# $\operatorname{Res}(f,-i)$ for $f(z) = \frac{1}{z} + \exp\left(\frac{z-i}{z^2+1} \right)$ at $z = -i$

How do I show that $$z = -i$$ is an essential singularity of $$f(z) = \frac{1}{z} + \exp\left(\frac{z-i}{z^2+1} \right)$$ and find its Residue $$\operatorname{Res}(f,-i)$$?

My idea was to show that the principle part of the Laurent series around $$z = -i$$ of $$f$$ has infinitely many terms but somehow I don't know how to deal with the $$\frac{1}{z}$$.

And of course I do know that \begin{align} \exp\left(\frac{z-i}{z^2+1} \right) = \exp\left(\frac{1}{z+i} \right) = \sum_{k=0}^{\infty} \frac{1}{k! (z+i)^k}. \end{align}

Would anyone be so kind to help me out?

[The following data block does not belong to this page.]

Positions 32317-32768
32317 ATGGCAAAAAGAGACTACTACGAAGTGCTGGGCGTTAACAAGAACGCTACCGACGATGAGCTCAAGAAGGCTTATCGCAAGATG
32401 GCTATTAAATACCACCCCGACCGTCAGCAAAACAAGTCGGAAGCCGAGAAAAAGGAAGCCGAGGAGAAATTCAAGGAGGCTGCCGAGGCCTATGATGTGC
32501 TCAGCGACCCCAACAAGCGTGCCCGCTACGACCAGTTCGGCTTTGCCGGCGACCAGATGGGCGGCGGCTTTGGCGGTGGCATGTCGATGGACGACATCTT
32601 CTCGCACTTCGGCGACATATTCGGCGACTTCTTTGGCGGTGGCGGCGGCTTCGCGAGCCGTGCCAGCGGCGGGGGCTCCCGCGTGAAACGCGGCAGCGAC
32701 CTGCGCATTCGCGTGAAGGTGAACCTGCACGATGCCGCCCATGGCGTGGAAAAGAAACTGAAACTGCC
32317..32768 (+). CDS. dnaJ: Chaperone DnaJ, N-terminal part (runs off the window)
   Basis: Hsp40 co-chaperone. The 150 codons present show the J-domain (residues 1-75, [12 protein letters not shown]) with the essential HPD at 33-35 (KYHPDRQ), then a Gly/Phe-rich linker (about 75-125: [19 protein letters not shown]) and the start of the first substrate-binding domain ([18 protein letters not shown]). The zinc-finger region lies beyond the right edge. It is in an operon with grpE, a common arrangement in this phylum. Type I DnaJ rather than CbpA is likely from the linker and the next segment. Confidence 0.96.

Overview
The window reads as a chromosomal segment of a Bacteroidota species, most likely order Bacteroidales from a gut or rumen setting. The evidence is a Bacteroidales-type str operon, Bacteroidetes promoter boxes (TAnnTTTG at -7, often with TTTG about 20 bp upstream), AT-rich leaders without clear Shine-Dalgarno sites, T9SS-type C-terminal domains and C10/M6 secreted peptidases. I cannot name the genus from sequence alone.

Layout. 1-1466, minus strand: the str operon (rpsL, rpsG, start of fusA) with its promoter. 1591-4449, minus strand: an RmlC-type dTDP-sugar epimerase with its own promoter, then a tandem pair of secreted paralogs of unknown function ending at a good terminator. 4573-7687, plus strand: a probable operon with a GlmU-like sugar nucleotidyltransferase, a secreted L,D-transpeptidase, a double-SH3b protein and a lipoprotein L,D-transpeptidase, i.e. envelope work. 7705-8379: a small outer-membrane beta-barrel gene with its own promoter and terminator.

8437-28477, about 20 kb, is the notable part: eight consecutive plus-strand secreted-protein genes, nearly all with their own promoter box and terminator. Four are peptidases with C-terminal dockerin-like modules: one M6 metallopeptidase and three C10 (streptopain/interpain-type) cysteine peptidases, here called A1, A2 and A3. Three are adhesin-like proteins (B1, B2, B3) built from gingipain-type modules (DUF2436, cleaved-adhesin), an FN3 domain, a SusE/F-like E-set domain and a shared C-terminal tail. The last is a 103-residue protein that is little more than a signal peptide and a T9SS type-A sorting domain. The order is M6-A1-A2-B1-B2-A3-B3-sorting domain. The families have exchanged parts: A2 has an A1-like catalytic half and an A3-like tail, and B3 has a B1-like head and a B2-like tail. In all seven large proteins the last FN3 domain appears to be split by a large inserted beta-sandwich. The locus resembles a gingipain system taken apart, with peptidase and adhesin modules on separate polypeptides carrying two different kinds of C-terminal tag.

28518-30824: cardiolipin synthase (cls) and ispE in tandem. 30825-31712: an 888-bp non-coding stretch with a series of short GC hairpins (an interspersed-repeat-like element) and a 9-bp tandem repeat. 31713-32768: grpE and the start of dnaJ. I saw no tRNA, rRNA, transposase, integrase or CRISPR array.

It follows from your computations that the residue at $$-i$$ of $$\exp\left(\frac{z-i}{z^2+1}\right)=1$$. Since the residue at $$-i$$ of $$\frac1z$$ is $$0$$, $$\operatorname{Res}(f,-i)=1$$.
• Maybe I should refine my question. What is the Laurent series of $f$ around $z = -i$? Is it simply $f(z) = \frac{1}{z} + \sum_{k=0}^{\infty}\frac{1}{k!(z+i)^k}$ or do I need to somehow deal with the $\frac{1}{z}$? Apr 25 '20 at 18:15
• No. It's$$i+(z+i)-i (z+i)^2-(z+i)^3+i (z+i)^4+(z+i)^5+\cdots$$It's just the Taylor series of $\frac1z$ centered at $-i$. Apr 25 '20 at 18:19
• So the Laurent series is $\sum_{k=0}^{\infty} i(-i)^k(i+z)^k + \sum_{k=0}^{\infty} \frac{1}{k!(z+i)^k}$ and therefore $-i$ has to be an essential singularity and the Residue is $1$. Correct? Apr 25 '20 at 18:30